A landlord may obtain an order for possession of an assured shorthold tenancy (AST) by either issuing a section 21 notice or by issuing a relevant notice pertaining to a Ground under Schedule 2 of the Housing Act 1988.
- The Grounds
The Grounds are divided into 2 categories:
- Mandatory Grounds where if the ground is made out the court ‘shall’ make a possession order, and
- Discretionary Grounds where if the ground is made out the court ‘may’ make a possession order if it considers it ‘reasonable’ to do so.
Mandatory Grounds: Schedule 2 Part I
Ground 1: Owner has lived in or wishes to live in the property
Ground 2: Mortgagee requiring possession in order to exercise power of sale
Ground 3: Holiday homes let out of season
Ground 4: Student accommodation let during vacation
Ground 5: Ministers of religion
Ground 6: Demolition, reconstruction or substantial works
Ground 7A: Conviction for certain offences/ breach of injunction etc.
Ground 8: Two months arrears of rent
Discretionary grounds: Schedule 2 Part II
Ground 9: Suitable alternative accommodation is available for the tenant
Ground 10: Some arrears of rent
Ground 11: Persistent delaying in paying rent
Ground 12: Breach of obligation of tenancy
Ground 13: Deterioration of dwelling house or common parts
Ground 14: Nuisance, annoyance, immoral or illegal user
Ground 15: Deterioration of furniture
Ground 16: tenancy resulting from employment of landlord and employment has ceased
Ground 17: tenancy obtained by deception
- Section 21 Notice
Section 21 of the Housing Act 1988 enables a landlord of an AST to rely on a section 21 noticeto obtain mandatory possession without having to establish any grounds for possession. He merely has to serve a section 21 notice of the Housing Act 1988 in the correct form and without having to establish any fault by the tenant.
A mandatory order for possession can be obtained after the initial 6 months of the tenancy for a periodic tenancy or at the end of a fixed term tenancy, on condition the landlord has not granted a new fixed term that is still in existence. The notice must be in writing and does not have to follow a prescribed form.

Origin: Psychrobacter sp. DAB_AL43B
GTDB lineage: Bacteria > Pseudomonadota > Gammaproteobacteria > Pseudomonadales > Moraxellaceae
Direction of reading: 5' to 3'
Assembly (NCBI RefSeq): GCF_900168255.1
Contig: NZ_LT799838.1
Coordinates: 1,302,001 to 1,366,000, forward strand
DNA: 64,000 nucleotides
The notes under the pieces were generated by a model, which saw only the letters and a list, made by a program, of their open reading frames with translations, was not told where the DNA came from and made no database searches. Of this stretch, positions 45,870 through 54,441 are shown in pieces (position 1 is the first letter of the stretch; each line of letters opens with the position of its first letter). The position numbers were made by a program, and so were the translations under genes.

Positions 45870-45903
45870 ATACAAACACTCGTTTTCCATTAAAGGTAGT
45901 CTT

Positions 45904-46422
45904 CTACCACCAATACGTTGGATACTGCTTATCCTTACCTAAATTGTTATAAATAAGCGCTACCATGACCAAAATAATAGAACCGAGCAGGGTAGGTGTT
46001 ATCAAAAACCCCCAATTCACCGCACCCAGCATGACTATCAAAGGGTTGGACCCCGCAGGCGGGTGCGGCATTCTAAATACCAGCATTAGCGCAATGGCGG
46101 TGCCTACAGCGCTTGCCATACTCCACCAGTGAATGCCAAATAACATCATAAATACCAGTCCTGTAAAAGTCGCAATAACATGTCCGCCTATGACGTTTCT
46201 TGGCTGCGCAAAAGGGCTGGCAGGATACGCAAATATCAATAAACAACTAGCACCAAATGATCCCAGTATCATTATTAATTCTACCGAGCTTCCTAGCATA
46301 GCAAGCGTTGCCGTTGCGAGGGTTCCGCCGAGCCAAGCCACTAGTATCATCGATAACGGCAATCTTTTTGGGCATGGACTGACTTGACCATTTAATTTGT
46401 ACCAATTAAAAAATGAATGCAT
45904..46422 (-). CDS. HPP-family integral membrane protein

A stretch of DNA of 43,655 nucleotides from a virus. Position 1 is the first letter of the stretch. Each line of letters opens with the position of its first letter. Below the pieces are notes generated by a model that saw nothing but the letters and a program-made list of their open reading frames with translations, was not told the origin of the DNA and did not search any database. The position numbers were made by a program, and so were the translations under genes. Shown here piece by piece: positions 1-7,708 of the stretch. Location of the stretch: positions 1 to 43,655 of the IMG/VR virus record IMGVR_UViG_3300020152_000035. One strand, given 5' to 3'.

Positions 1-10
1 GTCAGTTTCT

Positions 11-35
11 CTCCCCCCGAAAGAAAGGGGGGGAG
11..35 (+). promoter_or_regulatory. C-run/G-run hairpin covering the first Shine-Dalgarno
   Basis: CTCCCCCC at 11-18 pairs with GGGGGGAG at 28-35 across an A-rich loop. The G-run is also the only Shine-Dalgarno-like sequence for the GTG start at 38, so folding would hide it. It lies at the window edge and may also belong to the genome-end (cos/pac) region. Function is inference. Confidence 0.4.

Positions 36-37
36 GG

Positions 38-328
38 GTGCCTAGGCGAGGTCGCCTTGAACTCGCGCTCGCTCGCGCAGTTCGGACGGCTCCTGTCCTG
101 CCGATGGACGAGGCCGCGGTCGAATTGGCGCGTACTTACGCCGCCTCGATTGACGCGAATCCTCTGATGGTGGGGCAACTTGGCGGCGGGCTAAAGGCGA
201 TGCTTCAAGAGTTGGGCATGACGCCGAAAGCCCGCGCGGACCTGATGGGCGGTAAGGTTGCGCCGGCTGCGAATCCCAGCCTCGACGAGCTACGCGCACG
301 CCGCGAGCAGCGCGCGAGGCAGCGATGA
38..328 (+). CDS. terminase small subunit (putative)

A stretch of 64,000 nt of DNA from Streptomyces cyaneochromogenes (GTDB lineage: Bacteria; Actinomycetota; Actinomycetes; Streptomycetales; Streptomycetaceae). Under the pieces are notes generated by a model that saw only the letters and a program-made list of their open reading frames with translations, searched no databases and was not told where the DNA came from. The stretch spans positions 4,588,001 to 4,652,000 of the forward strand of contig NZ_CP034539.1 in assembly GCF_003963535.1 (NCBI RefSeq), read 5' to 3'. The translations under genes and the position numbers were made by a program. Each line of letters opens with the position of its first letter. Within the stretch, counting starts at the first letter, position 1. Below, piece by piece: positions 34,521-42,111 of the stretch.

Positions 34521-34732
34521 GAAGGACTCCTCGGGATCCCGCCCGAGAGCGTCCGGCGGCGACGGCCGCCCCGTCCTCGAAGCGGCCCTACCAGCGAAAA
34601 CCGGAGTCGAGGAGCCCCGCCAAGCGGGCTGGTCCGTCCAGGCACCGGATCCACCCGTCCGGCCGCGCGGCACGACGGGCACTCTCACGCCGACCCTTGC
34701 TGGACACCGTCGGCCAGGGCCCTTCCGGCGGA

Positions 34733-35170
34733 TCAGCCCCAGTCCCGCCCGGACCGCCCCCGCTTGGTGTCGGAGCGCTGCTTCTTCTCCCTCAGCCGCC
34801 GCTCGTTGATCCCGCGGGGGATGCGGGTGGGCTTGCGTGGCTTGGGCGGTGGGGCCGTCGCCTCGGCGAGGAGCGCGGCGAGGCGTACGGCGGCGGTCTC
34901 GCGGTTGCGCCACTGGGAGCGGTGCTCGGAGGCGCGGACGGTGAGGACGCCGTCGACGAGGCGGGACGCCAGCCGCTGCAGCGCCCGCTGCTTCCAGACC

Where the tenancy started off as a fixed term tenancy the notice is to be not less than two months and can be given before the expiry of the fixed term. Where the tenancy has always been periodic the notice must require possession after a date which is the last day of a period of the tenancy and the possession date cannot be earlier than two months after the date the notice was given.
The landlord must obtain a court order to lawfully evict a tenant if the tenant has not left the property by the end of the section 21 notice period.
Prohibition of serving a section 21 Notice
A landlord is prohibited to serve a section 21 notice on his tenant when he fails to provide the tenant with the ‘prescribed information’ as set out in section 21A of the Housing Act 1988; or when he fails to adhere to the tenancy deposit scheme as set out under sections 212-215 of the Housing Act 2004.
- Security of Tenure DURING a Fixed Period or First 6 Months
A landlord is required to prove a Ground to obtain a possession order during the first 6 months of the original tenancy, or during any longer fixed term.
- Security of Tenure AFTERa Fixed Period or First 6 Months
A landlord may obtain possession of an AST by serving a Section 21 noticeafter the initial 6-months where 6 months is the fixed term of the tenancy or where the tenancy is a periodic tenancy, or only after the end of a longer fixed term.
- Vacant Possession
The court cannot entertain proceedings for possession of a dwelling house let under an AST unless the landlord has served a notice on the tenant. There are three stages involved for a landlord to obtain possession:
- Serving a notice
This can be a section 21 Notice or other mandatory grounds specified in Schedule 2 of the Housing Act 1988
- 1stApplication to the county court
The court nearest to the property for a Possession Order
- 2ndApplication to the county court
For court bailiff to evict the tenant